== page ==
Here are some of the lies we tell ourselves, the myths and stories we pretend are true and the awkward justifications we can allow ourselves to believe.
And then there are the other stories - the facts.
The vast majority of those who sell sex are women and girls. A significant minority are first prostituted as children under the age of 18. There is a small minority of women who freely choose to sell sex, but the overwhelming majority do not. On any one day, it is estimated that there are at least 1,000-1,500 women involved in prostitution on the island of Ireland. A small proportion are Irish/Northern Irish, but most are migrant women. The women who come to the attention of support services originate from almost every continent on the globe, representing a wide variety of ages and ethnic backgrounds. Many have limited or no English and may have no friends or family support networks here
Most women and girls who become involved in prostitution are drawn into it as a result of poverty, exploitation and huge adversities. They are victims of child abuse. They have grown up in state care. They have experienced domestic abuse, lived in extreme poverty, have insecure immigration status, poor physical or mental health or may have substance abuse problems. These adversities make them easy prey for pimps and other controllers.
These women, and particularly those controlled by pimps and traffickers, are often cut off from all contacts, outside of their buyers and pimps, making access to support very difficult. They may not know what services and assistance are available to them and tend to live wherever they sell sex, in extreme isolation from mainstream society. The only people who really profit from prostitution and sex trafficking are criminal gangs.
Women and girls who sell sex report a wide range of negative consequences, including damage to their physical, sexual and emotional health, often as a result of abuse experienced at the hands of pimps, traffickers and sex buyers themselves.
Women often report feeling trapped in prostitution – for the many who want to leave they face a number of sometimes insurmountable barriers, including debt, the risk of homelessness, addiction as a result of using substances to try and cope with the experience of selling sex, a criminal record and a lack of other viable alternatives for survival.
Every day on the island of Ireland women and girls are being trafficked into and within the sex trade, representing a serious breach of their human rights. It is estimated that up to 97% of women involved in the indoor or ‘off-street’ sex trade in Ireland (in locations such as brothels and massage parlours) are migrant women. While this is not to say that all of these women have been trafficked, it is highly likely that a significant proportion have been – because there will never be enough ‘willing’ women in domestic prostitution markets to satisfy the demand for paid sex.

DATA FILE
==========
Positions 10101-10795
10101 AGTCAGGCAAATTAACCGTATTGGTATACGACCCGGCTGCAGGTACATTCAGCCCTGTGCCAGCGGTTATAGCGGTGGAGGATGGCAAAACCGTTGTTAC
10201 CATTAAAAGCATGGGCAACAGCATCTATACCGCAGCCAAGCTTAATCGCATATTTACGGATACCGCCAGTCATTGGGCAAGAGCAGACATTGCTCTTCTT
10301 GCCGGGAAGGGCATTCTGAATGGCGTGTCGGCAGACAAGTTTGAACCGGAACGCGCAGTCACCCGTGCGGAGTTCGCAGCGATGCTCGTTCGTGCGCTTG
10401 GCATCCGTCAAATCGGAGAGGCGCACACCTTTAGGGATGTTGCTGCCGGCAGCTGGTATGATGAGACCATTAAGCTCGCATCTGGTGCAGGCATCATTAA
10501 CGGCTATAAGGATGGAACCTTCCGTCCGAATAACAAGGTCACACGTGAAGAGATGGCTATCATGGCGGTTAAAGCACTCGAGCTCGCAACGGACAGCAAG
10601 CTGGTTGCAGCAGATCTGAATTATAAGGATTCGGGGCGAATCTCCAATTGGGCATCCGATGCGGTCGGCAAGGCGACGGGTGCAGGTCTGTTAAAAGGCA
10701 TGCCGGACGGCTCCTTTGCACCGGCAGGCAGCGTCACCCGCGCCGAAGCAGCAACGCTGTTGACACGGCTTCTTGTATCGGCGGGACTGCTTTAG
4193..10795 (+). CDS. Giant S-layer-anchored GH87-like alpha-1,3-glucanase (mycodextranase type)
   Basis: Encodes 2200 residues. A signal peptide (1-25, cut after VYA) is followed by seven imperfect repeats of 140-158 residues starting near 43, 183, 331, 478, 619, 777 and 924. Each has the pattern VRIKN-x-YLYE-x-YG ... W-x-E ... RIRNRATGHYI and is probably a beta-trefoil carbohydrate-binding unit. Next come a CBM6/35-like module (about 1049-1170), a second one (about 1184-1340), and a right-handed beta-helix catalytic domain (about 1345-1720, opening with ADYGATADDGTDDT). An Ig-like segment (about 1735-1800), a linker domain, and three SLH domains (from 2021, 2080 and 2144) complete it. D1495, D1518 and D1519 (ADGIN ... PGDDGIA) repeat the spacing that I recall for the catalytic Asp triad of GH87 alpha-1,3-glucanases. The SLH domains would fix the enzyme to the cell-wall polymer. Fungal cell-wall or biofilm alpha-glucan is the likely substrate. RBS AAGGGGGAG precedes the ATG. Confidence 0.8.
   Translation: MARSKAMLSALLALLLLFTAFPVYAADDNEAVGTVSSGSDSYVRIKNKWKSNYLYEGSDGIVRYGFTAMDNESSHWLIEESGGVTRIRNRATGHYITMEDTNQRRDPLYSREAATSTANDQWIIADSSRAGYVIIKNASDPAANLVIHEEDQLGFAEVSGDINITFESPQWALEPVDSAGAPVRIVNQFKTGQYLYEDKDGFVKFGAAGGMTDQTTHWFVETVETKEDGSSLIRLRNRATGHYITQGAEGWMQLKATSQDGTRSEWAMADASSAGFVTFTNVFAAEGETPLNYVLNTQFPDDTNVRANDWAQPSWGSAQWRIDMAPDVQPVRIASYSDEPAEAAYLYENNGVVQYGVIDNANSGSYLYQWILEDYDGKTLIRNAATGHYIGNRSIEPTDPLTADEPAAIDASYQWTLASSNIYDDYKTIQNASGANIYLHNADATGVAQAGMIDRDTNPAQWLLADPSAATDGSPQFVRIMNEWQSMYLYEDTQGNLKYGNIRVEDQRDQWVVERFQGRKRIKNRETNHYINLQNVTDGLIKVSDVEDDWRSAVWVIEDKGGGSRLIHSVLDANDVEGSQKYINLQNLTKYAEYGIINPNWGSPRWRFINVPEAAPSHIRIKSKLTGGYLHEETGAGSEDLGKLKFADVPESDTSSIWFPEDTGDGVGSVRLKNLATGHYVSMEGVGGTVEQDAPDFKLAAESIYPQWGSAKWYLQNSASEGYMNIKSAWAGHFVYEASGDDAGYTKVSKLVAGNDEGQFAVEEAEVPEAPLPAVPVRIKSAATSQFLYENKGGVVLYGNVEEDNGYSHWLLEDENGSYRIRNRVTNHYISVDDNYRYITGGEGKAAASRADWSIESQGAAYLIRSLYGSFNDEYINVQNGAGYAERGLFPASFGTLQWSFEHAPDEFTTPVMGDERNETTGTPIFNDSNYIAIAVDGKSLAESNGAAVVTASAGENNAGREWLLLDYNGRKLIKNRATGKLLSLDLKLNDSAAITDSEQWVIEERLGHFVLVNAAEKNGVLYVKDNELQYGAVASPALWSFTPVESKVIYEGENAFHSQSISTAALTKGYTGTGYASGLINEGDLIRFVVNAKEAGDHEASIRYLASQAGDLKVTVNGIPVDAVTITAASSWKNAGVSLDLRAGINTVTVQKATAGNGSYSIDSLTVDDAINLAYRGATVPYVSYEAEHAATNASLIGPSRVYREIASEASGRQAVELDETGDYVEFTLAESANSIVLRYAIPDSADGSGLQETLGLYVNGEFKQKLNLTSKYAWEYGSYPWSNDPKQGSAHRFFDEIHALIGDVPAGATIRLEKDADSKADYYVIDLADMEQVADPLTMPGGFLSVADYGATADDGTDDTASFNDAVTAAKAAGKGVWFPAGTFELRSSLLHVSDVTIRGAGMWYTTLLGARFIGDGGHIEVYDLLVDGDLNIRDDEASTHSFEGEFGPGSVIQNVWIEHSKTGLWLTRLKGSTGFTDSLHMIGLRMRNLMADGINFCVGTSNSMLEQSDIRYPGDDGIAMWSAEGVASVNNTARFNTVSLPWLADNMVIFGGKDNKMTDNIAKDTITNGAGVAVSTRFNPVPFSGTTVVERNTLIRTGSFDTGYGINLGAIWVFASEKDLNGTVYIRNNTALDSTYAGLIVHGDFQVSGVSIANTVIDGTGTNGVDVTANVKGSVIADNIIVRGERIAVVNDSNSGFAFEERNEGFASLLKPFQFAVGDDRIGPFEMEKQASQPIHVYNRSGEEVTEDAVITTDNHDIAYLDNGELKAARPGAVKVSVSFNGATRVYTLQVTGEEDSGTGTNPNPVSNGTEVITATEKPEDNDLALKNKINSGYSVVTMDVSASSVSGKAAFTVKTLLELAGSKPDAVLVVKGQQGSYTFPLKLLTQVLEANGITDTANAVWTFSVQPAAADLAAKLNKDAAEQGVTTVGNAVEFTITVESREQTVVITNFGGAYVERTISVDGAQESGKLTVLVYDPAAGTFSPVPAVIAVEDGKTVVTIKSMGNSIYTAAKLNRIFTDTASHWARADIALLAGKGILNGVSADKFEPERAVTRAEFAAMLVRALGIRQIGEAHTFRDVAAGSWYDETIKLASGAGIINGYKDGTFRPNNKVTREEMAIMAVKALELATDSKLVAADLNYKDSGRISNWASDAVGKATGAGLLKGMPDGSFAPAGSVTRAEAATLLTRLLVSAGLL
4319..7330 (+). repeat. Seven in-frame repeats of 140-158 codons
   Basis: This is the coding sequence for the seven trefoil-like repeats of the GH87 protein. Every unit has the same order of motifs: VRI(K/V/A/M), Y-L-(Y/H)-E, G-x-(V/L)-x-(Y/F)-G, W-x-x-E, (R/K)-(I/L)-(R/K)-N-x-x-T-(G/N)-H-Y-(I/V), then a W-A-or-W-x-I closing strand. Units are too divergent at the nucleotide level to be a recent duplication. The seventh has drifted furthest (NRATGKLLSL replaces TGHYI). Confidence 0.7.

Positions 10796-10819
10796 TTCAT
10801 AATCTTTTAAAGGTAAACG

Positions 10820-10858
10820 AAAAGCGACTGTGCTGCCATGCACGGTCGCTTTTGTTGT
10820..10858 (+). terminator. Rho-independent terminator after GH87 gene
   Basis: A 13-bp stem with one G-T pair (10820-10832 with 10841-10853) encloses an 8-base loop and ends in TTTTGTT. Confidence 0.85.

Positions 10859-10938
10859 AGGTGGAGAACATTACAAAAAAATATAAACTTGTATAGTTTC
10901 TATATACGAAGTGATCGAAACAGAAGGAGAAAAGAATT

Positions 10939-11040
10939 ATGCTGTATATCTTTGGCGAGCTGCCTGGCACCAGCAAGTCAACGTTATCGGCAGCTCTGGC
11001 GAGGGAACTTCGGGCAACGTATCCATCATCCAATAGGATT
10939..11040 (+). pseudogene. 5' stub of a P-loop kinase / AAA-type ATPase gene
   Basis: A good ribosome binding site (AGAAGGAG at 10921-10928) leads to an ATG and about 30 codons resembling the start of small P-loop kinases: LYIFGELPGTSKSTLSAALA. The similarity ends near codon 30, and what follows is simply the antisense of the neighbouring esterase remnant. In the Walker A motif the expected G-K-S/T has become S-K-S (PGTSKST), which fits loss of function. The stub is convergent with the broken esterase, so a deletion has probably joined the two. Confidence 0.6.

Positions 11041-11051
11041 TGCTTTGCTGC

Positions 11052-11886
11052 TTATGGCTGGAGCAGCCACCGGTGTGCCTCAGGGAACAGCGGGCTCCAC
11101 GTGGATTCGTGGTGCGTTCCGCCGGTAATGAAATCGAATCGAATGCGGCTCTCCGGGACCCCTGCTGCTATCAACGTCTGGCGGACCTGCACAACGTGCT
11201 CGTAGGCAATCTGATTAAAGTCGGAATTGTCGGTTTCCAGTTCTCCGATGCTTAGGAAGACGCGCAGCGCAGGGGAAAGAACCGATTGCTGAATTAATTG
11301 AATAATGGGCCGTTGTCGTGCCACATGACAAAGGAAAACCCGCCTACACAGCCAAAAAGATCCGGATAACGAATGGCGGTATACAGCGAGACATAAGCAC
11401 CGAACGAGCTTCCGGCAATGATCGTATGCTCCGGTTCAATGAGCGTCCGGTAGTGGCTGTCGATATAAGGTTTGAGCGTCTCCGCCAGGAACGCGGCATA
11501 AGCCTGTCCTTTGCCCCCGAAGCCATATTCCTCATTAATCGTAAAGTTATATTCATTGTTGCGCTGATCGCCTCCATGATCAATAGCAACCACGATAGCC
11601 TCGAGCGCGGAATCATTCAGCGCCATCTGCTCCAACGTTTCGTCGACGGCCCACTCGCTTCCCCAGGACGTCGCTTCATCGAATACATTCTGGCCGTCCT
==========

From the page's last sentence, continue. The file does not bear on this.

Many women operating in the market have been trafficked. These women tend to be very tightly controlled, often by debt bondage or psychological means (such as threats of violence to the woman, her children, her family, through the use of voodoo/juju etc.). Their traffickers move them regularly and in a planned fashion to brothels throughout the island of Ireland to maximise their profits, whilst at the same time preventing the women from finding their feet and potentially seeking help. Indeed, the highly managed and controlled nature of these movements indicate the extent to which organised crime networks are heavily involved in the trafficking of women and girls into and throughout the island.
In addition to those who fit the official definition of a victim of trafficking, are those women and girls who may not meet all the criteria of a trafficked victim, but nevertheless have been pimped or coerced into prostitution. There are many similarities between this group and those who have been explicitly trafficked – both groups tend to share similar vulnerabilities and experiences of adversity, including childhood abuse, poverty, and violence experienced whilst in prostitution – which can make it almost impossible for buyers to know for sure whether or not the women they are purchasing have been trafficked or subject to some form of coercion or control.
Let’s get one thing straight. Most men never buy sex.
Amongst the small group of men who do buy sex in Ireland there is no ‘typical’ sex buyer.